And then there are people who dash your hope altogether. My younger son, the Tiger, is having some trouble with a kid in his kindergarten class who's hitting and calling names. About half his classmates are also being bullied. The insults include "stinky black," aimed at one of the Tiger's friends who is half Latina, half African-American, coupled with taunts that "Obama is stinky."

Kids don't make this shit up on their own. I don't know if he's getting it from his parents - at least theoretically, it could come from other relatives - and I'd rather give the benefit of the doubt than judge them prematurely. Whatever the source, he's sure not inventing racism out of thin air.

Here's what we're up against. The Columbus Dispatch reported on the ubiquity of such attitudes a few weeks back:
Like most other Democrats in southeastern Ohio, Hendrickson, a single mother of two struggling to support her family as a waitress, voted for Sen. Hillary Clinton in the primary.

With Clinton out, Hendrickson says she plans to vote for Republican John McCain. She doesn't trust Democrat Barack Obama.

"I just don't feel comfortable with him," said Hendrickson, 36, of neighboring Portsmouth. "I don't think he's being honest about what he's going to do."

The political landscape of the 14-county southeastern region, a swing area of Ohio where chronic unemployment and poverty have left many feeling forgotten, would seem to favor Democrats.

But an uneasiness with Obama prevails in Appalachia, and for many it comes down to race.

"I'll be voting for a Republican for the first time in my life," Jeff Justice, a 46-year-old ironworker, said as he finished his lunch at Hickie's.

Asked why, Justice, a white former Wheelersburg resident now living in Florida, didn't hesitate.

"He's black."
But as the economy has tanked, people's willingness to set aside their prejudices has seemingly grown. At Salon, James Hanrahan suggests that racists fear lots of thing even more than they fear black people. As Sean Quinn reported at FiveThirtyEight, a canvasser in Pennsylvania witnessed the following exchange:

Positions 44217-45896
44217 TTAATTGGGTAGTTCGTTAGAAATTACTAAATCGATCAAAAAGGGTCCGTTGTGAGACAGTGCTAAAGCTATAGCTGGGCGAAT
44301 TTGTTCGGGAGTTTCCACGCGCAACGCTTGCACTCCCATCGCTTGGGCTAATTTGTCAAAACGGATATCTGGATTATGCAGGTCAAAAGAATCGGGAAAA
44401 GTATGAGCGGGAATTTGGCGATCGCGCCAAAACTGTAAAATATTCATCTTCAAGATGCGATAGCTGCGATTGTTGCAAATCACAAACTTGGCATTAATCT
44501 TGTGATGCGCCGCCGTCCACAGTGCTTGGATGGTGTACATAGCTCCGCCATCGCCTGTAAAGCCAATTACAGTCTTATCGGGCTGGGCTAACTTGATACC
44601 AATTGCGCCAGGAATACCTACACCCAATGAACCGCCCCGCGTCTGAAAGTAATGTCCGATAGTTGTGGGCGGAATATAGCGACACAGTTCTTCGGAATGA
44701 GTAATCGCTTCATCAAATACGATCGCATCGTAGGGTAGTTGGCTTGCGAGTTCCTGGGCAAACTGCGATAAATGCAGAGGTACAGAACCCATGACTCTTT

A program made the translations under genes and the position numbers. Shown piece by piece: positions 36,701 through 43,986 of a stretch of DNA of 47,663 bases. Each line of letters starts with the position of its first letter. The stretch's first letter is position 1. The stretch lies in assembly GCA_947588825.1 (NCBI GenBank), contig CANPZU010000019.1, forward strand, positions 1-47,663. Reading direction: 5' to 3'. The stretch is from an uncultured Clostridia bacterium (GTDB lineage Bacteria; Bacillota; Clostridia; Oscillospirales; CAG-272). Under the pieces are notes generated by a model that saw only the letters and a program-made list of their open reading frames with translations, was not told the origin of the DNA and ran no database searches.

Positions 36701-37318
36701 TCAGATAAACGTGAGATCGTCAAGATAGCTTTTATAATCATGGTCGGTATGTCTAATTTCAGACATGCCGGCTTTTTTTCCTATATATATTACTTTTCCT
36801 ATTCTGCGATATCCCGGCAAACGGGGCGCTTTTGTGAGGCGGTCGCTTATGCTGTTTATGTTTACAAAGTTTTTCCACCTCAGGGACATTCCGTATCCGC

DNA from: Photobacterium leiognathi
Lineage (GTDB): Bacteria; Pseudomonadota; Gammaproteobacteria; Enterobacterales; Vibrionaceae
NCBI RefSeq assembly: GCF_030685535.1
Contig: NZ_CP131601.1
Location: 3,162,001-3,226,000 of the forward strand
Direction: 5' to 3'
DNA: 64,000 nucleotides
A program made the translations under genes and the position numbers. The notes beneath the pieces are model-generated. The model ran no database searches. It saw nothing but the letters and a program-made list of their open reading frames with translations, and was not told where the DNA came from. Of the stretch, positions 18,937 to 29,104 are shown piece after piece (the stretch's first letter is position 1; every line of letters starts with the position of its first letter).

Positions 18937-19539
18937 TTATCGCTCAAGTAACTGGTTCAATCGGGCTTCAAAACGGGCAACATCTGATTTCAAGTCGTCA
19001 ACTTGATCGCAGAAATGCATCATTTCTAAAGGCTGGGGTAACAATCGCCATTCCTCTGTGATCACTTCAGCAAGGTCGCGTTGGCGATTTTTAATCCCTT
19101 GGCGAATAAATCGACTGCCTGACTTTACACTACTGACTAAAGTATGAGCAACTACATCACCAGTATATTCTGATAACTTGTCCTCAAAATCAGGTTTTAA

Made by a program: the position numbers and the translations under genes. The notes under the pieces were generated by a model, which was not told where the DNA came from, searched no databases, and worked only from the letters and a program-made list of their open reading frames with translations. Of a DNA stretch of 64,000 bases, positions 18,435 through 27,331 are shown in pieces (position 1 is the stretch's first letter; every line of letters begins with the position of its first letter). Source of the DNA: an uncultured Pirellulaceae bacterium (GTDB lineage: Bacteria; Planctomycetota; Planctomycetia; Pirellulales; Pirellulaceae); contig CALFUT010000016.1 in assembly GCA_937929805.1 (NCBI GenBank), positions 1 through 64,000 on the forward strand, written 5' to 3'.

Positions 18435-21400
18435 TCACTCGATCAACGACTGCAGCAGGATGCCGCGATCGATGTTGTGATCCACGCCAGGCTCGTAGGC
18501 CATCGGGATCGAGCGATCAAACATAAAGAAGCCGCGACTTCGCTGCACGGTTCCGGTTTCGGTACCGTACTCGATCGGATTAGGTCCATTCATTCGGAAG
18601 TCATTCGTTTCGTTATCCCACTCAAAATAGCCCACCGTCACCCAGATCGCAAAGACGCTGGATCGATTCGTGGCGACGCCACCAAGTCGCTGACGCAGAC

So a canvasser goes to a woman's door in Washington, Pennsylvania. Knocks. Woman answers. Knocker asks who she's planning to vote for. She isn't sure, has to ask her husband who she's voting for. Husband is off in another room watching some game. Canvasser hears him yell back, "We're votin' for the n***er!"

Woman turns back to canvasser, and says brightly and matter of factly: "We're voting for the n***er."
It may be cold comfort to those whose retirement savings have evaporated over the past few weeks. But if tomorrow's vote is close, we can reasonably assume it will have been the economic meltdown that pushed bigots into voting for a black man. If Obama does well enough to claim a mandate, we can still assume "it's the economy, stupid."

Either way, these elemental fears of economic survival are surely multiplying the number of people who call themselves - with a dose of charming self-mockery, to be sure - "Rednecks for Obama." I took this photo a couple of blocks from my house, but I've seen more than one similar sign since then, including one deep in the woods while canvassing yesterday.

By the way, I'm not at all suggesting that self-proclaimed "rednecks" are racists. Only that the current crises are inspiring them to vote for a candidate who - for reasons of race, yes, but a host of other reasons as well - doesn't look like their typical guy.

I am suggesting that if "rednecks" are turning out for Obama, all of us who back him had better do the same.

A new, kinder chapter in American history just might begin today.